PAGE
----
Department of Mathematics and Statistics


Each year, we distribute tens of thousands of dollars of scholarships resulting from gifts from our many generous donors. These are open to math majors and graduate students. See a list of our recent Previous Scholarship Recipients.

For additional scholarships and sources of funding available for math majors, see the Funding page.


All applicants must be declared math majors, or graduate students in the MA or PhD programs in the department. The individual scholarships may have additional requirements and restrictions, such as financial need. Details can be found at the University Financial Aid Office website.

Application Procedure

  • In order to be competitive for an award, applicants must satsify the selection criteria.
  • Applicants must complete a current FAFSA before they can be awarded a scholarship. Available online or see the Financial Aid Office for details. The priority filing date for the FAFSA is March 1.
  • Applicants must fill out the departmental application. Your application must be submitted by April 15 for consideration. By filling out this application, you will be considered for all of the departmental scholarships listed below.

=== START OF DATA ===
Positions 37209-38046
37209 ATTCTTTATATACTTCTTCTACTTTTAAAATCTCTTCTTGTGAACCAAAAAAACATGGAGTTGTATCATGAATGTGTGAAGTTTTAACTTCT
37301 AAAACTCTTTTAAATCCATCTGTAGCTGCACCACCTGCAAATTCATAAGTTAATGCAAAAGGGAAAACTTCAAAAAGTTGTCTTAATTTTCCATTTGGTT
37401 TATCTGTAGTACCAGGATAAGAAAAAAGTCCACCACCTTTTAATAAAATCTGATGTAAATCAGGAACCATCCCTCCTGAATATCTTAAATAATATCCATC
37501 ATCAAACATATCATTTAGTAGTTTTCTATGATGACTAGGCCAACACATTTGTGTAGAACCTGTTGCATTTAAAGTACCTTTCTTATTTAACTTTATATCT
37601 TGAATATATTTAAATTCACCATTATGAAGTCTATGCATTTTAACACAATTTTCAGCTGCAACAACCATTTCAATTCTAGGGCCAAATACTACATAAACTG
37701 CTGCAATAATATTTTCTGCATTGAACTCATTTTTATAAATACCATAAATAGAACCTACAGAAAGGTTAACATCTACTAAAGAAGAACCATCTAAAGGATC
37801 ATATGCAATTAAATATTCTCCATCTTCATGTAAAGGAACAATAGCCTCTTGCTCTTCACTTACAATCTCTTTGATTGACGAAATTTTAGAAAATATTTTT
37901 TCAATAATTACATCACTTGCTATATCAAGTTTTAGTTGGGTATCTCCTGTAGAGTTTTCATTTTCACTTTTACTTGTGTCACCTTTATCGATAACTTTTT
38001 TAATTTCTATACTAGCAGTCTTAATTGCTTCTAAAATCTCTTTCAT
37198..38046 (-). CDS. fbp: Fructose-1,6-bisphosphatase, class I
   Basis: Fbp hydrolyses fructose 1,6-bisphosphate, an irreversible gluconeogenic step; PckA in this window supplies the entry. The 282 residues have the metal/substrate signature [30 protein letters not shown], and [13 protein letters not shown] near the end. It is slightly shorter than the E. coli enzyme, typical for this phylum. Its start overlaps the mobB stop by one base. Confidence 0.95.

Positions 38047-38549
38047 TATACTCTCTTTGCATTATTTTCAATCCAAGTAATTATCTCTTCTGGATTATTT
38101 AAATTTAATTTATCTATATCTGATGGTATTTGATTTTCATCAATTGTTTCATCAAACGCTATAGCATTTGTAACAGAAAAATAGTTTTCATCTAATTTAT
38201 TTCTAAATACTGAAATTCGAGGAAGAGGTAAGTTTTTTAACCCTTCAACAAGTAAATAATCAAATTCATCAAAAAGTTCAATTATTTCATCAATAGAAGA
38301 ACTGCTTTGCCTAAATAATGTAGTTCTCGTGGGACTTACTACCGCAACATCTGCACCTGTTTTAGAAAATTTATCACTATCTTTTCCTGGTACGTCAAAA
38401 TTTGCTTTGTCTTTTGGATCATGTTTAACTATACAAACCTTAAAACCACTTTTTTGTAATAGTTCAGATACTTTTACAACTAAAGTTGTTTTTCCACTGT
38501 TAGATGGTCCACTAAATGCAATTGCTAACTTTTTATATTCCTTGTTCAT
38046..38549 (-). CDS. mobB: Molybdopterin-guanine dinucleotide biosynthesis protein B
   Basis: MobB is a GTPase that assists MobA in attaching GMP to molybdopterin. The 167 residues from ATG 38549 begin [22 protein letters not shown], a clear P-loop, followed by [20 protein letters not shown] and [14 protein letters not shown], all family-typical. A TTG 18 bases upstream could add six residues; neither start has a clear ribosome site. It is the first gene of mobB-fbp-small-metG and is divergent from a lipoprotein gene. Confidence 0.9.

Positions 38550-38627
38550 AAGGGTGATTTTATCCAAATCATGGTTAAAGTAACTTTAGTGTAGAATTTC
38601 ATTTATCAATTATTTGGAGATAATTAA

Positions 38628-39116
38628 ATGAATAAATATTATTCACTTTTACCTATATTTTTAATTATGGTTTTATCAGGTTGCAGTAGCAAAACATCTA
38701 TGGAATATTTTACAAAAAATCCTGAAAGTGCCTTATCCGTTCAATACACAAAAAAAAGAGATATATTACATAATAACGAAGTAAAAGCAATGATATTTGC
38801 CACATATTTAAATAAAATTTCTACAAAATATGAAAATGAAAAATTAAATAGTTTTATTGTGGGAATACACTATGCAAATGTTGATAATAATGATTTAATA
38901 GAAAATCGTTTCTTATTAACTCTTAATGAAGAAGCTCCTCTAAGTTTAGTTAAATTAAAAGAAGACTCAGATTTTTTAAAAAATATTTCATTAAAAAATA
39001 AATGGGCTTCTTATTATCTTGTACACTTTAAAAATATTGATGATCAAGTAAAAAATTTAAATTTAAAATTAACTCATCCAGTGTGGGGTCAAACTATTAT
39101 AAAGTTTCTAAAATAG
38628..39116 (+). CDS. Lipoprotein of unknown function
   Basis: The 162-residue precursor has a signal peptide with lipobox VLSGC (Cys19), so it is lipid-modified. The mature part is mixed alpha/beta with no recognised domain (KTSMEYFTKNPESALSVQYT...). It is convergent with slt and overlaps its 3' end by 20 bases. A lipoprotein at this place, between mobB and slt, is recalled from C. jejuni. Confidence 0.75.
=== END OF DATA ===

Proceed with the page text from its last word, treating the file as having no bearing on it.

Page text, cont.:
• A letter of reference is required for your application. It can be submitted directly by the reference writer via email to or regular mail to the Scholarship Committee at the department address at the bottom of the page. For graduate students, this letter must be from your advisor addressing your research potential and progress in the program. For all other applicants, the letter should be from a math professor/teacher addressing your coursework and potential in mathematics.
  • Your application will be considered incomplete until all required portions are submitted.

Available Scholarships

All applicants must be declared math majors. Some scholarships are open to graduate students also. A brief description of the criteria for each is given below. M = merit based, N = need based, FAFSA = FAFSA need required, G = open to graduate students, NC = NC residency required, F = preference to females, HS = preference to BA HS students.

Helen Barton Scholarship

Helen Barton